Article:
Mounted on bottom end wall 144 of body 128 is another port 160 having a barbed tubular stem 162 with a flange 164 outwardly projecting from an end thereof. Fluid line 125 has a first end 123 and an opposing second end 125. First end 123 is fluid coupled with port 160. The terminus at second end 125 is sealed within a polymeric bag 131 which is held on by a tie 133. Similar types of fluid lines can also be mounted to each of ports 154. In one alternative, fluid line 125 can be integrally formed with port 160. Likewise, port 160 can have a variety of different configurations as discussed above.
The bag assemblies and bins of the present invention can be used for holding, moving, processing and/or dispensing any type of fluid for any application. It is appreciated, however, that the bag assemblies and bins are uniquely designed for operating filtered and/or sterile fluids. For example, bag assembly 126 can be used to hold culture media, serum, buffers, reagents, vaccines, cells cultures, process liquids, or other biologicals. Where a filtered and/or sterile fluid is to be held and dispensed from bag assembly 126, bag assembly 126 is formed with each port 154 either sealed closed with a cap or having a fluid line coupled therewith the distal terminus of the line being sealed closed such as by bag 131. Bag 127 is typically formed in a folded or collapse configuration so that substantially all of the air is removed therefrom. Closing the ports results in chamber 134 being sealed closed. The entire bag assembly 126 is then sterilized as a unit such as by gamma radiation or other conventional techniques.
With regard to bin 12 in
Porthole 96 formed by retention plates 80 and 82 (
Once bag assembly 126 is properly positioned within bin 12, ports 154, 160 or the fluid lines extending therefrom can be coupled with tubes, containers, filters and/or other structures for delivering fluid into and out of compartment 134 of bag 127. For example, to maintain the terminal end of fluid line 125 sterile, second end 124 can be passed into a laminar air flow hood having a clean environment. Within the hood, a sterile connection can be made between second end 124 of fluid line 125 and other desired structure. In other embodiments, a sterile connection can be made to line 125 using conventional sterilization techniques such as stem, vapor, chemicals or localized radiation. It is noted that port 160 is typically used for removal of fluid since it can operate under a gravity feed. However, port 160 can be used to deliver fluid into bag 127 or, during a single use, can be used to both deliver fluid into and out of bag 127.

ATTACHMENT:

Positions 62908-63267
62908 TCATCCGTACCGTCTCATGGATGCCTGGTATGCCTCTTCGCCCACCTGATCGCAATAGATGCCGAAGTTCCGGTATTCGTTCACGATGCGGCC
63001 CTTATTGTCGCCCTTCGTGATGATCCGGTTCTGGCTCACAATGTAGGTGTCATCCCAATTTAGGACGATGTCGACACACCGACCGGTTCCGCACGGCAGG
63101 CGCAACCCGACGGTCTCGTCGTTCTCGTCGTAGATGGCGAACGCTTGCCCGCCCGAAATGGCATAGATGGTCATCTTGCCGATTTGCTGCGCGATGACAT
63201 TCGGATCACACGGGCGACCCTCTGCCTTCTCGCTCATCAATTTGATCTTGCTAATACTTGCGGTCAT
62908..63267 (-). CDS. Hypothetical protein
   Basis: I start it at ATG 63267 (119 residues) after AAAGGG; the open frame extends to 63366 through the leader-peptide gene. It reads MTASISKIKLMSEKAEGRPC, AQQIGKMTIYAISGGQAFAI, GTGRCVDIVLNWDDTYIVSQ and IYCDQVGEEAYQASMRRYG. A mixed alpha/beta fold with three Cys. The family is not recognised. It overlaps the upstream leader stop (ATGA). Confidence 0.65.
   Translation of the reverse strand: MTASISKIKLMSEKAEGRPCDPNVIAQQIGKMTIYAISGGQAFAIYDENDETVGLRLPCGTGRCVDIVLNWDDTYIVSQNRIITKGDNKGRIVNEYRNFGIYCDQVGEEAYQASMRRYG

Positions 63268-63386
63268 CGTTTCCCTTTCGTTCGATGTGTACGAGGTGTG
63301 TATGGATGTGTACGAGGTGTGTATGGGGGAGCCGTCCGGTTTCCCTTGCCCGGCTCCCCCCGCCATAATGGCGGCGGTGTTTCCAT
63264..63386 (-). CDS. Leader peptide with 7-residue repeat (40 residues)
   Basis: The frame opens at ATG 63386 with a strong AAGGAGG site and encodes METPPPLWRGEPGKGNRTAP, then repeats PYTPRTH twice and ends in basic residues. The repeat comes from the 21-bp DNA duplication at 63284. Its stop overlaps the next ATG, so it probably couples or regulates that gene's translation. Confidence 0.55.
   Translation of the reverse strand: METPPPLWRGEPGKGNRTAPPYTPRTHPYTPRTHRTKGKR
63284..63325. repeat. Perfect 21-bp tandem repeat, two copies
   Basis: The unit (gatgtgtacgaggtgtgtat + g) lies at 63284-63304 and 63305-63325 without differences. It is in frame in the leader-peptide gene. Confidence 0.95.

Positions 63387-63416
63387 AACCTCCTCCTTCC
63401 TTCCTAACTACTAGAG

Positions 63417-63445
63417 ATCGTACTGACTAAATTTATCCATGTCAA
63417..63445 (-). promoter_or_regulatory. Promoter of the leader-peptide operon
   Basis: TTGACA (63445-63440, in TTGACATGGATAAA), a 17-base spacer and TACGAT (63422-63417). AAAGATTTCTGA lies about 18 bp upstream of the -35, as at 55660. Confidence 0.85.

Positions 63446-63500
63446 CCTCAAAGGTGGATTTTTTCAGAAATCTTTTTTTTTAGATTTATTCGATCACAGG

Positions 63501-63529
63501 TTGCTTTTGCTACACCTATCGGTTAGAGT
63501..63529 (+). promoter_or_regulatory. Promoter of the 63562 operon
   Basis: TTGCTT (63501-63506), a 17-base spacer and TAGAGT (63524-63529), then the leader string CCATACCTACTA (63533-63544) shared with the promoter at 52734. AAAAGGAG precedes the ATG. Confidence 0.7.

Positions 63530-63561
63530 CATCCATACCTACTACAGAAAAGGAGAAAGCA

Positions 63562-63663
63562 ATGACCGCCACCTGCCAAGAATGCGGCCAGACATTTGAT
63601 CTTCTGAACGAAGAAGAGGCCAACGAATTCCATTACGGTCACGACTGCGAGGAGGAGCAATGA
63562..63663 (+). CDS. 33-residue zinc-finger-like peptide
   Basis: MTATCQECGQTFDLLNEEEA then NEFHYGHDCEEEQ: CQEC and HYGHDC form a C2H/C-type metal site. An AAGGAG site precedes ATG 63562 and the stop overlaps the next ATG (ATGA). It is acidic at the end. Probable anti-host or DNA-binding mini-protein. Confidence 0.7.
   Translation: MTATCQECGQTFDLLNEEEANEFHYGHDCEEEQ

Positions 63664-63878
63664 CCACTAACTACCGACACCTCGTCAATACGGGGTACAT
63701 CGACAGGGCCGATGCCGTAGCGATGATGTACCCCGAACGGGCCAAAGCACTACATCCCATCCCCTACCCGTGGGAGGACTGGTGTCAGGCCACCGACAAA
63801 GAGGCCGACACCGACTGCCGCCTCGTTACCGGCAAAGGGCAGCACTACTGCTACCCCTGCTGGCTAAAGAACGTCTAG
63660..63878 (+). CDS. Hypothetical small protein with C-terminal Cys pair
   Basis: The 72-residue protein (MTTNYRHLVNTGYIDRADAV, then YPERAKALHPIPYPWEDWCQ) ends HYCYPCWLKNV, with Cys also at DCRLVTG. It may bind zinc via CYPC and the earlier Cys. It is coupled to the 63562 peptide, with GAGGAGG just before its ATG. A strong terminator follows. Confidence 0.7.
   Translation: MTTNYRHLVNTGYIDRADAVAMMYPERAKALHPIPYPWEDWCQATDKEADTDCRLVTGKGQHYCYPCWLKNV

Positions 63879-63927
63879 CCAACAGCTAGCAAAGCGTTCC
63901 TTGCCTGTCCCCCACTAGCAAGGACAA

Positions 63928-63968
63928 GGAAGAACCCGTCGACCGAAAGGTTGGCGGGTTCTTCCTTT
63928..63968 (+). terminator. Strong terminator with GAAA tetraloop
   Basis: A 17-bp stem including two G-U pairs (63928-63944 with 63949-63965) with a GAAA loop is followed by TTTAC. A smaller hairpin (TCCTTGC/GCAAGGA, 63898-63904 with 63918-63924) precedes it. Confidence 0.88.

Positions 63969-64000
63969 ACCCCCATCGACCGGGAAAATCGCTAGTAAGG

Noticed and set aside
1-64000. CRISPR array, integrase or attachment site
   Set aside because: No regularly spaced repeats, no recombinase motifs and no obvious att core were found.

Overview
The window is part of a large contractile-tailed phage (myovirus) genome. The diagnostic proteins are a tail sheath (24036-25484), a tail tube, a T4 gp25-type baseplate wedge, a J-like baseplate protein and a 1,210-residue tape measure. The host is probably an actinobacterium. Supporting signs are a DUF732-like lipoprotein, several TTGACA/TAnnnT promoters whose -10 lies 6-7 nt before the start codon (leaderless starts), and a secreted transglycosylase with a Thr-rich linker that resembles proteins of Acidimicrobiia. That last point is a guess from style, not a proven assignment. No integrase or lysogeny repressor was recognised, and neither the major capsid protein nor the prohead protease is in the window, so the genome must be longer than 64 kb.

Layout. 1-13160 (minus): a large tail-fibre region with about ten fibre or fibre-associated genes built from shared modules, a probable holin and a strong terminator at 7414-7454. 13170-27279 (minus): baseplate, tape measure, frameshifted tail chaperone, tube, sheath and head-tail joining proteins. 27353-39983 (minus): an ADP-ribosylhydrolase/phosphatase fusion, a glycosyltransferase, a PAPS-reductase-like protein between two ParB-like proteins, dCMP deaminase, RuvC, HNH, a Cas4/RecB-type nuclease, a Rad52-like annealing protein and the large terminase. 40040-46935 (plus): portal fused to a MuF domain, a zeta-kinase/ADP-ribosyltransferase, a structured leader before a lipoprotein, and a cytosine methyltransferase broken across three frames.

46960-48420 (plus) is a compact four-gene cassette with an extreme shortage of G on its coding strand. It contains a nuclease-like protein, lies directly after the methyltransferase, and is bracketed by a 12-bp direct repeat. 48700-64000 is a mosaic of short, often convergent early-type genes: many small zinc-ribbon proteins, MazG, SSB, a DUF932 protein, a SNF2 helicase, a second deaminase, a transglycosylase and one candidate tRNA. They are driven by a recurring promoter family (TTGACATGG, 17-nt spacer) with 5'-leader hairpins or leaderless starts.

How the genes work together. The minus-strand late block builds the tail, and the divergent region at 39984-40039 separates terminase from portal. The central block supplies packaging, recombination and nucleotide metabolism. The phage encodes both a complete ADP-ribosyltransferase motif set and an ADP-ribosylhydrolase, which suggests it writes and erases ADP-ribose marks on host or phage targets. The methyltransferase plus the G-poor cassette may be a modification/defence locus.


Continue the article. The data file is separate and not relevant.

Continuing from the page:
Depending on the manufacturer and the intended use for bag assembly 126, any number of ports 160 having different sizes, configurations, and placement patterns can be formed on bottom end wall 144 of body 128. To accommodate for different sizes, configurations, and placement patterns for different ports, a variety of different retention plates are provided having or combining to form corresponding portholes. For example, depicted in
Accordingly, by using desired configurations and combinations of retention plates, bin 12 can be adapted to fit bag assemblies having ports of any size, configuration and/or pattern. This is a substantial benefit over conventional fluid dispensing bins which have a fixed floor and fixed porthole configuration. That is, unlike conventional fluid dispensing bins where an owner is limited to using one type of bag, the bins of the present invention can be used in association with a variety of different bags made from different manufactures. Furthermore, because of the adaptability of the inventive bins, manufacturers are free to make modifications to their bags and to make customized bags for unique applications.